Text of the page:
How to Make a Trumpet Bell Cover

Recently, my son’s high school band received permission to begin in person outdoor rehearsals. They are limited to 10 students per rehearsal time, and they need to have a bell cover and wear a mask.

I decided to make bell covers for all the trumpets in his group so that they wouldn’t have to wait for an online order, which could take weeks. There are 7 trumpets in his cohort group, and each bell cover takes about 10 minutes to make.

7 trumpet bell covers!

Supplies Needed

  • Stretchy material (polyester/spandex blend). I purchased some athletic apparel fabric from my local fabric store in blue, which matches one of the school’s colors.
  • 3/8″ elastic
  • Safety pin
  • Thread to match
  • Paper and pencil for template
  • Sewing machine and basic sewing supplies

Instructions

  1. Trace the trumpet bell onto a piece of paper.
  2. Enlarge the bell shape by about 1.25 inches to create your pattern. I used a school compass for this step or you could eyeball it. I found that a 1″ enlargement was a bit too small to fit over the bell comfortably. If you use cotton fabric instead of the poly/spandex blend, you’ll likely want to cut it 1.5 inches larger.
  3. Cut (2) circles from the fabric.
  4. Place the circles right sides together (RST), pin or clip together, and stitch using a 1/4″ seam allowance. Be sure to leave a small area open for turning right sides out and backstitch at the start and end of your stitching.

    Sew a 1/4″ seam, leaving an opening for turning

    Opening in the bell cover before turning

  5. Turn right sides out.
  6. Stitch another seam about 5/8″ from the edge of the circle to create the casing for the elastic. Stitch around the entire circle and backstitch. You do not need an opening for this second seam.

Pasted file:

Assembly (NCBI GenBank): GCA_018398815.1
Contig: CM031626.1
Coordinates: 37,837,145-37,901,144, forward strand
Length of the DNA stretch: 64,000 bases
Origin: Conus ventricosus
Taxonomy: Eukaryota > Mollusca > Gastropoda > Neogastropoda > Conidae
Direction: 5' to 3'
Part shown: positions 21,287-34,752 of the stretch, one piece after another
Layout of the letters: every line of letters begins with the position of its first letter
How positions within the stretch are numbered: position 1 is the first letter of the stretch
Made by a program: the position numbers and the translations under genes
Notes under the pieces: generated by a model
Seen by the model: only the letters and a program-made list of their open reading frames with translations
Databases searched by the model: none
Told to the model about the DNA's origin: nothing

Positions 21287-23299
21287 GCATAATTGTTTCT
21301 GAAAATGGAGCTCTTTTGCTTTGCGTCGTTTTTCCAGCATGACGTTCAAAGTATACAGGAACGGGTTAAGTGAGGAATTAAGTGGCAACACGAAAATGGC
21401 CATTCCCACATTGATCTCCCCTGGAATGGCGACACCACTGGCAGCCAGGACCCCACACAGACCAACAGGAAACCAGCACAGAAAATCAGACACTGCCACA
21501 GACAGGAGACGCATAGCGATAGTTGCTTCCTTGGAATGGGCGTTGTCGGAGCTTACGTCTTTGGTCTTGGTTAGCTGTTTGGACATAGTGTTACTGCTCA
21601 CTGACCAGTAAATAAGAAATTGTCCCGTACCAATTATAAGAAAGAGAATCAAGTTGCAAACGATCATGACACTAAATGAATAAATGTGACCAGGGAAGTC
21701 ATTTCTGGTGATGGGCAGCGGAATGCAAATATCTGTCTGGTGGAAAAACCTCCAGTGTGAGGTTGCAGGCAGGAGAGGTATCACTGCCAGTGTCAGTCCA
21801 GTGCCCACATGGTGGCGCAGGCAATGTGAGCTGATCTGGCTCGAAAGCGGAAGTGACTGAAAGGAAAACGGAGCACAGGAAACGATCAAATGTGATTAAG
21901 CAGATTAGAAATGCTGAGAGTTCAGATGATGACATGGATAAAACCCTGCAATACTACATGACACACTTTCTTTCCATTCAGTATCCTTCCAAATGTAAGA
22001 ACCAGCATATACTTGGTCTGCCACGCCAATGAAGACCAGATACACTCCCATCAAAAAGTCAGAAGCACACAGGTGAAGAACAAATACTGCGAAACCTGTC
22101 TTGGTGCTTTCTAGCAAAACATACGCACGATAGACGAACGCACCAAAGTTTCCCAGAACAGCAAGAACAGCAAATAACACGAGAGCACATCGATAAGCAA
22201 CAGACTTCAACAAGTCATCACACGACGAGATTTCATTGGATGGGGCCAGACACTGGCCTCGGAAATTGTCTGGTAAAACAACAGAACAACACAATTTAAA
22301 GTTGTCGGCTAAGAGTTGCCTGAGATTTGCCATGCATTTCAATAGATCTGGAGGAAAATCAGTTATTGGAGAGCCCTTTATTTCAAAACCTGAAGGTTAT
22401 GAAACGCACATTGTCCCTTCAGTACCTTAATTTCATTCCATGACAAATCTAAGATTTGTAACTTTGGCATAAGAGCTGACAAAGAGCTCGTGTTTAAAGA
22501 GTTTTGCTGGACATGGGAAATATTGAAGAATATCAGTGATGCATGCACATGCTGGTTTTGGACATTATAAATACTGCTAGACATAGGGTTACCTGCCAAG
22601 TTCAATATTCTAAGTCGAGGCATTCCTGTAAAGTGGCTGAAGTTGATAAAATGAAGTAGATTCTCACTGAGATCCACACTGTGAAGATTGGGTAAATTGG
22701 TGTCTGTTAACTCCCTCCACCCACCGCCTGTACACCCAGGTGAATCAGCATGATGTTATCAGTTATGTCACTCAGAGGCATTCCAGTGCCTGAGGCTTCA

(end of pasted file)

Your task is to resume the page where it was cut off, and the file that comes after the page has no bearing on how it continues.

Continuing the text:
7. Cut a piece of elastic about 11.25 inches long.
  8. Place a safety pin on one of the short edges of the elastic to help you insert the elastic into the casing. Be sure to hang onto the other end so that it doesn’t get sucked into the casing.

    Inserting the elastic into the casing

  9. Overlap both ends of the elastic about 1/2″ and sew together securely. I removed the pin before stitching.

    Overlap the elastic about 1/2-inch and sew

  10. Sew the opening closed.

    Sew the opening

  11. Ease the elastic around the casing so that it is more or less evenly dispersed.

    Inside of trumpet bell cover

  12. Place the bell cover on your trumpet and play!

Trumpet standing with bell cover

Trumpet bell cover

My quilt inspector supervised me very closely during this process. Maybe he thought I was making him a shower cap? Ha, ha!

Is it a cat shower cap?

I hope to make my son a reusable face mask with a little slot or flap for the trumpet mouth piece next. Until then, the band members have to cut a little slot into disposable face masks in order to play. They are also social distancing during practice. 

It’s a strange new world in so many unexpected ways!

Take care and happy sewing!

Jen

Making a 3D style of face mask

Hi everyone,